Aggressive Attachment of International Payments Drastically Curbed by Federal Court DecisionOctober 2009
On October 16, 2009, the United States Court of Appeals for the Second Circuit, in a dramatic decision issued in a procedurally unusual manner, overruled its own 2002 decision that had permitted federal courts to interdict international funds transfers processed by New York banks. The 2002 decision—Winter Storm Shipping, Ltd. v. TPI, 310 F.3d 263 (2d Cir. 2002)—was widely criticized as having fundamentally misunderstood the nature and legal character of an electronic funds transfer.
Many international transactions between non-U.S. entities are denominated in U.S. dollars, and most dollar-denominated payments between foreign entities occur by electronic funds transfers processed by intermediary banks in New York. Winter Storm erroneously held that an intermediary bank processing a funds transfer is in possession of "property" of a party to the transfer that is capable, like funds in a deposit account, of being attached by means of the ancient device of maritime attachment.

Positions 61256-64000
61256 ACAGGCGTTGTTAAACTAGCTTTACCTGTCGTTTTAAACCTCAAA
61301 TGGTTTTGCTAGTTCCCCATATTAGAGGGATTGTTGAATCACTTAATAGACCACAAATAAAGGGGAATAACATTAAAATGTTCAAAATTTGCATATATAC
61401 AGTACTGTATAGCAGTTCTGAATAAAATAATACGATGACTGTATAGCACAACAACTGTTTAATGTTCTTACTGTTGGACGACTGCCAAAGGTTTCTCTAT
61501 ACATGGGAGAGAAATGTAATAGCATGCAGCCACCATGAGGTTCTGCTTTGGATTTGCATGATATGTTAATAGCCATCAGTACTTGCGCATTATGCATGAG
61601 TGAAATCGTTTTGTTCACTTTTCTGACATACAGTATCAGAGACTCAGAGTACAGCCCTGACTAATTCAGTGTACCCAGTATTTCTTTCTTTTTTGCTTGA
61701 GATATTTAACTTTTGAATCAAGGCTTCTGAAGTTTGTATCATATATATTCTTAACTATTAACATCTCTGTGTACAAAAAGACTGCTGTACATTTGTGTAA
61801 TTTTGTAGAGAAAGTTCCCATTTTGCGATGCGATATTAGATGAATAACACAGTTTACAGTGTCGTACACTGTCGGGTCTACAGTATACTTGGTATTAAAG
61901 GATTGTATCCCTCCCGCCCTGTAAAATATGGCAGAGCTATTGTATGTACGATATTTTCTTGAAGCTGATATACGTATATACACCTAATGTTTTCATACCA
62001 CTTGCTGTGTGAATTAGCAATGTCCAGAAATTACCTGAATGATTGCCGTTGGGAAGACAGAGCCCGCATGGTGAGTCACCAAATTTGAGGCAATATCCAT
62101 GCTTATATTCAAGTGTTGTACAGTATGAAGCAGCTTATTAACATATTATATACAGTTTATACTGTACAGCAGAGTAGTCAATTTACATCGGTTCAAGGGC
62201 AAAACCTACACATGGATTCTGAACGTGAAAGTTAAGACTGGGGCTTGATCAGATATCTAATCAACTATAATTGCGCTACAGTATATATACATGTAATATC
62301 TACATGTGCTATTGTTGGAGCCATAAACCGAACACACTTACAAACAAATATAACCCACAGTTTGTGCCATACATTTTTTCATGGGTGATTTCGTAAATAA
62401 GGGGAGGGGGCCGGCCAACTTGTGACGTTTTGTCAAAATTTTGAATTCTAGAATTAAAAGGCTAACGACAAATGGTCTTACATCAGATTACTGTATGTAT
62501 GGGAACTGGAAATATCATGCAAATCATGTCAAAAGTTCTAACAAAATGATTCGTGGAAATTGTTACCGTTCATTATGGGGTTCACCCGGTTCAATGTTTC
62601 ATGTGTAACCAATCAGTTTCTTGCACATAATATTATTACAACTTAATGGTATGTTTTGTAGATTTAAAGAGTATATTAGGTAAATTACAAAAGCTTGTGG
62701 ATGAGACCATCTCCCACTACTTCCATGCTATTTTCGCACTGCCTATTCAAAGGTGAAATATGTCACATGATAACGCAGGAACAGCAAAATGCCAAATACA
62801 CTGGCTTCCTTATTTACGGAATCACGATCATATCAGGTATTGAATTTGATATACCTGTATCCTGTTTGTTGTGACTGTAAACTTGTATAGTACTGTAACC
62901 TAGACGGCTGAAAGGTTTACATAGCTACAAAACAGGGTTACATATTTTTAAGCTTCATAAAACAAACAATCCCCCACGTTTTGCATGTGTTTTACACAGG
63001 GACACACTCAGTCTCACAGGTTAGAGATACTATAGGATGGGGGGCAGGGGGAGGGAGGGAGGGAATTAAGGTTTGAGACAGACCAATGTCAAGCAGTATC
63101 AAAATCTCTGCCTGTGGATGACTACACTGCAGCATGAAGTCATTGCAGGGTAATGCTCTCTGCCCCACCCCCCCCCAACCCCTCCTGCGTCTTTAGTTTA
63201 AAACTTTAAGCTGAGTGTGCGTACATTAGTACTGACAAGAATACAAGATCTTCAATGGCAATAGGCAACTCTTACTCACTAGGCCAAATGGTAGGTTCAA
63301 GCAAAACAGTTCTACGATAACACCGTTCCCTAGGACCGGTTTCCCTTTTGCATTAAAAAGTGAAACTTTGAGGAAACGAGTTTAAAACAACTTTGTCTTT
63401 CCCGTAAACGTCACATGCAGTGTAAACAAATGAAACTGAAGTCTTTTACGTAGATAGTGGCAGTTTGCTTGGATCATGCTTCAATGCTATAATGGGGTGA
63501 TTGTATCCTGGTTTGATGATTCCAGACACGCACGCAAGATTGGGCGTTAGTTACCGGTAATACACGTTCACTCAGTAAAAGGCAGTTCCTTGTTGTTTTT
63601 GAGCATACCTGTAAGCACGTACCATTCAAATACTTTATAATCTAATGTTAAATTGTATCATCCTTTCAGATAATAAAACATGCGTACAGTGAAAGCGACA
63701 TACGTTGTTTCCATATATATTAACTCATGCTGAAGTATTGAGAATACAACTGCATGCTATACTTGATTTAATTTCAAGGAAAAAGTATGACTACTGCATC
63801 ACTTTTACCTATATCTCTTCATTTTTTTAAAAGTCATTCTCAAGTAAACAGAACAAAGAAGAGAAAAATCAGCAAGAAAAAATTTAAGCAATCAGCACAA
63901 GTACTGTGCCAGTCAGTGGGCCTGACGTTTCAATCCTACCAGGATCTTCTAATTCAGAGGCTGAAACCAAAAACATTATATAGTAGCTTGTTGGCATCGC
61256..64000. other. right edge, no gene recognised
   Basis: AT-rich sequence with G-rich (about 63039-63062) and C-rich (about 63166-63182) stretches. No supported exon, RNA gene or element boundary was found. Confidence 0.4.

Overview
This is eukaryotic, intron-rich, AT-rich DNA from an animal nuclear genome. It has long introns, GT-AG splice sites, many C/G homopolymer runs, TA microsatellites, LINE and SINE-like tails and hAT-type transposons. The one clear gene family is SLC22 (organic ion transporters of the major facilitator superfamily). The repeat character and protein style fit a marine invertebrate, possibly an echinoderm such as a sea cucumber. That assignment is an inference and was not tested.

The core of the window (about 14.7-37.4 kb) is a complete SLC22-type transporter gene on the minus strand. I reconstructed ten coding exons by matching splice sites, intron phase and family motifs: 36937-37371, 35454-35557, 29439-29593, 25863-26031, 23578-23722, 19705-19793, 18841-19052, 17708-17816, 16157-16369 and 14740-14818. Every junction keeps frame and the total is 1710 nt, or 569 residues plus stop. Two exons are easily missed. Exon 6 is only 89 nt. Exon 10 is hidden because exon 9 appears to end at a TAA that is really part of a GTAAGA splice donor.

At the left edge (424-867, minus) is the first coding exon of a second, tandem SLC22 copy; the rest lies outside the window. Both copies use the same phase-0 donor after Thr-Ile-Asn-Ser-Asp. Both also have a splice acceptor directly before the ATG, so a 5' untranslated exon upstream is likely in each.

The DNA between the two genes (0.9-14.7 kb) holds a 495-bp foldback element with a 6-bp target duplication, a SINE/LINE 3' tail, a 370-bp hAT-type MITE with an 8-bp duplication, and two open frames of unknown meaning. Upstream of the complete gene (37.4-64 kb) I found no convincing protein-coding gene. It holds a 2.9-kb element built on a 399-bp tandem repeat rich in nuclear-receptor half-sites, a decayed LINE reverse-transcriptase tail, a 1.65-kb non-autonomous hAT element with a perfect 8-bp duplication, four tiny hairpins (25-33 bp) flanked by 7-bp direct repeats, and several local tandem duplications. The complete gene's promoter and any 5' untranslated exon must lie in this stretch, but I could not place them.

Winter Storm opened the maritime attachment floodgates. Federal courts in New York began to receive hundreds of maritime attachment requests each day. New York banks were heavily burdened with attachment orders, which they were required by law to execute. Non-U.S. companies subject to maritime-related claims could never be certain that international dollar payments would be completed as intended (and many of them were not). Federal court dockets and the back-office operations of New York banks were severely strained, and, because some companies abandoned U.S. dollars as the currency in which to denominate international transactions, the primacy of the U.S. dollar in international transactions was threatened.
Usually a decision of a three-judge panel of the Court of Appeals can be overruled only by a majority of all of the Court's judges in active service (or, of course, by the U.S. Supreme Court). However, the new decision that overruled Winter Storm, Shipping Corp. of India, Ltd. v. Jaldhi Overseas Pte Ltd., 2009 WL 3319675 (2d Cir. Oct. 16, 2009), was issued by another three-judge panel. Apparently convinced not just that Winter Storm was erroneous but also that its malign effects demanded action faster than could be accomplished by the somewhat cumbersome process by which all of the judges in active service act together, the panel circulated its opinion to all of the active judges for comment and obtained their consent to its dispatch of Winter Storm.